- Additionally, with the CPA exam, failing candidates are allowed to apply to retake their exam 24 hours after receiving their results. You can now even retake this within the same exam window, meaning you can retake the exam pretty much immediately.
- Deducing a ‘300Hours pass ratio’ – a metric comparable across qualifications: You can deduce an ‘overall’ and more comparable pass rate by dividing the average number of qualified CPAs by the number of CPA candidates each year. Using data from the AICPA Trends report across the most recent 3 years, this gives an average / overall / blended pass rate of about 62%.
- Since I was unable to find anybody else using a similar metric, I shall modestly name this metric the 300Hours pass ratio. This pass ratio means on average, about 62% of CPA candidates go on to become CPAs.
- CFA exams pass rates:
- CFA exams pass rates are about 40-50% for each exam level. This is where the confusion of CPA vs CFA pass rates comes from. 40-50% CFA pass rate is only slightly less than 50-60% CPA pass rate, right? Wrong.
- Every failed CFA Level 2 candidate has previously passed CFA Level 1. Similarly, every failed CFA Level 3 candidate has previously passed CFA Levels 2 AND 1. And even with the recent changes, it still takes a heck of a lot longer to retake a CFA exam (6 months) compared to a CPA exam (a few days).
- You can also calculate a pass ratio by dividing the average annual number of new CFA charterholders by the average annual number of CFA candidates. When you look at the data, you see that crucially only about 24% people that register for the CFA Program end up passing CFA Level 3.
- Comparing 3H pass ratios:
- CPA pass ratio: ~62%
- CFA pass ratio: ~24%
- If you compare both pass ratios, the conclusion is that a CPA candidate is 2-3 times more likely to go on to become a CPA than a CFA candidate is to become a CFA charterholder.
- This implies that factoring in everything, becoming a CFA charterholder is 2-3x more difficult than becoming a CPA.
I’ll cover salary data in a follow-up reply later as I’ve spent waaaay too much time on this already. Hope this helps.
- CFA vs CPA career paths:
CFA Institute has just announced further cancellations (some partial) in more locations. The current full list is:
- Doha, Qatar
- Santiago, Chile
- Lima, Peru
- Navi Mumbai
- New Delhi
We are also receiving reports that candidates in other at-risk locations, including other Indian cities and Ontario, Canada have been emailed by CFA Institute offering an option to defer their May 2021 exam to November 2021.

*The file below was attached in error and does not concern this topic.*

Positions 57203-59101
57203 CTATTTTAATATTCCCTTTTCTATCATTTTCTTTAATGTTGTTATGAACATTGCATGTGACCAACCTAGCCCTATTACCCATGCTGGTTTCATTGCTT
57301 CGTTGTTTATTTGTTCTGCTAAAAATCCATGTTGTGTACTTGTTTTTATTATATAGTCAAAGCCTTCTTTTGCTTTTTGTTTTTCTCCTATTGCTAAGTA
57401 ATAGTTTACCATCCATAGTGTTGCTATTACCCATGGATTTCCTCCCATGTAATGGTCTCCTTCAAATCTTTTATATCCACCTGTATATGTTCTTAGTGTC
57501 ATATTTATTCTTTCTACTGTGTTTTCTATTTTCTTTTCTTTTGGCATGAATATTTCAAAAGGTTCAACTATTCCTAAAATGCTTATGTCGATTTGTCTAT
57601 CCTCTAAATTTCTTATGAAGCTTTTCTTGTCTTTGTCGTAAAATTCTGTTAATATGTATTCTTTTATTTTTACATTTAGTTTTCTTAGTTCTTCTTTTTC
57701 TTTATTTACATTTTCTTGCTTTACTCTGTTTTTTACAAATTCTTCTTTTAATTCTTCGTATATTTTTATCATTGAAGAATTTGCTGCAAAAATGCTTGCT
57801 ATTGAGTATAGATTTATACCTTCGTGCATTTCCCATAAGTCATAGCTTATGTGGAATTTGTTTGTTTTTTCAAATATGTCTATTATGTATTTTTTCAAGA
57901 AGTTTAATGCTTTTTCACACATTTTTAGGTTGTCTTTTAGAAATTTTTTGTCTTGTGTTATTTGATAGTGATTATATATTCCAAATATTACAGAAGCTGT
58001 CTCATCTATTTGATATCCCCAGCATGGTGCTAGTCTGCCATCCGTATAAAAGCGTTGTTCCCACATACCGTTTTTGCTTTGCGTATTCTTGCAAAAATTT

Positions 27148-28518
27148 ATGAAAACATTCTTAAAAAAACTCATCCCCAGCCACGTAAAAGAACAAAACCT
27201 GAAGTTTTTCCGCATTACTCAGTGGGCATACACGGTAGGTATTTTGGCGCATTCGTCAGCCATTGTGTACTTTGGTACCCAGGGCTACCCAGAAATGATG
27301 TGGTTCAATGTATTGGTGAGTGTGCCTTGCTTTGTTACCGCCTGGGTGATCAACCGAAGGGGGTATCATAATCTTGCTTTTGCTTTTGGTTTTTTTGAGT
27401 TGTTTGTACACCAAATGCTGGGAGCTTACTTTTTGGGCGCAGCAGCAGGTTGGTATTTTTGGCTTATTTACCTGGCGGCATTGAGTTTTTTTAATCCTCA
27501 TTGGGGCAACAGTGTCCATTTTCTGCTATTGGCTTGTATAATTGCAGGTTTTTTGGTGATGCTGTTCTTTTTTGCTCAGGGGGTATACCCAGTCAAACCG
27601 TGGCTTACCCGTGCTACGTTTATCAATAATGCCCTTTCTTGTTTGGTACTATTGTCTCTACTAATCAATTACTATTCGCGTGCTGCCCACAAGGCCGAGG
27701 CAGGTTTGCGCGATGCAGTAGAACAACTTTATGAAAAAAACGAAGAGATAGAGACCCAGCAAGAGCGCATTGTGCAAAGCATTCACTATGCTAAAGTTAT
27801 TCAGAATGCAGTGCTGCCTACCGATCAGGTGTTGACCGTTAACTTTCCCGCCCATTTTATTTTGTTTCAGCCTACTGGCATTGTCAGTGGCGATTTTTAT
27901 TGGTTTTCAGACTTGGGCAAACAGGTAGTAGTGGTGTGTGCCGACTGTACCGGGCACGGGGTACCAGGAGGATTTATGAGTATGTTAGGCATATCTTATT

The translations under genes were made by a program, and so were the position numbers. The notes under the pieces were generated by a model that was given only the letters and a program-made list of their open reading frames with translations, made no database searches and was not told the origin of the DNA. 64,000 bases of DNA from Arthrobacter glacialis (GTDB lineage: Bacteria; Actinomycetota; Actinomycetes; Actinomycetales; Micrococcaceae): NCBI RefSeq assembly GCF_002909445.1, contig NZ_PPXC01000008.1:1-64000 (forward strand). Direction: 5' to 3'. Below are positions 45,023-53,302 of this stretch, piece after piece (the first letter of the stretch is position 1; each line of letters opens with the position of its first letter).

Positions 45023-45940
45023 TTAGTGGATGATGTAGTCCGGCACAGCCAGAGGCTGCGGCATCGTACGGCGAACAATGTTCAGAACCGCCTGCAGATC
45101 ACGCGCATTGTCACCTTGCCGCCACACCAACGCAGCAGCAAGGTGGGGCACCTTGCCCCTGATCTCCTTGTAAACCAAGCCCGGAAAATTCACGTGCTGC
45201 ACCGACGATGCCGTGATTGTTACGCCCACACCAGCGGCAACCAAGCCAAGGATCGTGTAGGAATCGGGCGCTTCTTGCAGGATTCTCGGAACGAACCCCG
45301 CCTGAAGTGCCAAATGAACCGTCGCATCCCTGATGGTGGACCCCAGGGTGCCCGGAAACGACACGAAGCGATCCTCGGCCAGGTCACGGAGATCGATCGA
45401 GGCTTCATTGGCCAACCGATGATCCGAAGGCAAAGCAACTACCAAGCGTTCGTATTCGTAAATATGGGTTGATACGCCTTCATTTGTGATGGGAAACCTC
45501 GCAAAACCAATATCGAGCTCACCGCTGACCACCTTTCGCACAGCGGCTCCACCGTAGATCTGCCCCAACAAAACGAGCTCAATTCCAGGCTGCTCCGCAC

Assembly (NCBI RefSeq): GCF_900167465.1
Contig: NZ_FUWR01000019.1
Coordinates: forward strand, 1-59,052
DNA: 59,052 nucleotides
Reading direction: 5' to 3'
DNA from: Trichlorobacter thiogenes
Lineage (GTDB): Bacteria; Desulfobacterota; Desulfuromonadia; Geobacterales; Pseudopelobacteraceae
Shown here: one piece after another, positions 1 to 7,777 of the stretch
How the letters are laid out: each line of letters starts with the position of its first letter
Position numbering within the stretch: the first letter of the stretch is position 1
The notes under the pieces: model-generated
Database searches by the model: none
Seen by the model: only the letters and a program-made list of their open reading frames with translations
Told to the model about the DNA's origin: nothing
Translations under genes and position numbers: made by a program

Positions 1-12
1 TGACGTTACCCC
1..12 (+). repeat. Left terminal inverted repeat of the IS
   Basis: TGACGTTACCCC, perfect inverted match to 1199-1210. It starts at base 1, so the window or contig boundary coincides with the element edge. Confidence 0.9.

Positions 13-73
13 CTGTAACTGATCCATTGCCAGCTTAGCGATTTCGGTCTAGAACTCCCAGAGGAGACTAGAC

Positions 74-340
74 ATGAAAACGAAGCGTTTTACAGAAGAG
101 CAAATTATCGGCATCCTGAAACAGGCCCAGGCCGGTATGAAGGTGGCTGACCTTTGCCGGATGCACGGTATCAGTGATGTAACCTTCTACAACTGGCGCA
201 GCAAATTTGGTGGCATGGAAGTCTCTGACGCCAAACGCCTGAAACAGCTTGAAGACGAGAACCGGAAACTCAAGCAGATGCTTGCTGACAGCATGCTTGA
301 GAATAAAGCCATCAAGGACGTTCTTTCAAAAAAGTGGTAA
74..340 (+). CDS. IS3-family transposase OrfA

Latest and FAQ for May 2021 postponements here:
CFA Instiute have responded:
Withdrawal is not a self-service option right now, but candidates can withdraw by reaching out to our contact center. We disabled the self-service functionality because candidates were misunderstanding what it meant to withdraw and accidentally cancelling their registration. We hope to have the self-service functionality reinstated in the future.
So you’ll need to manually contact CFA Institute at email@example.com to withdraw from your CFA exam.
Hope that helps!
@diya I should introduce you to my friend – he works for Need for Speed and all he seems to do is test supercars in their special test circuits.
I don’t know much about German green energy efforts, but they are quite environmentally conscious!
@vincentt @diya Here’s how my thinking works. I’ve been told that this doesn’t necessarily make sense to some people because my thinking is a little weird, but here goes.
Imagine there is an FX trader willing to trade at that mispriced rate. The way I figure out what to do is to ask this question: how do I screw this poor mispriced trader over?
So if the mispriced rate is 139.02/139.10 and the true rate is 138.14/138.21, this means that in order to screw this FX trader over, I need to buy JPY from him (since he’s undervaluing JPY i.e. giving me too much JPY per unit GBP). Therefore I buy JPY and sell GBP.
If say the mispriced rate is 137.02/137.10, he’s willing to take too little JPY per unit GBP (i.e. he’s overvaluing JPY for what it really is). So I’ll sell him JPY (as he’s not taking enough as he should) and buy GBP (elsewhere).
This logic works beautifully for me, although I know it doesn’t for everyone. But hope it helps you!
@shane I think your experience should qualify – the issue is with getting the necessary references. I must say I’m not sure how references for an independent day trader would be. If you can find suitable references it should be fine.
@bobbarkerplaysplinko that sounds pretty alright to me.
@clwcain Can you give us more detail on what is your FP&A experience? That sounds pretty relevant to me.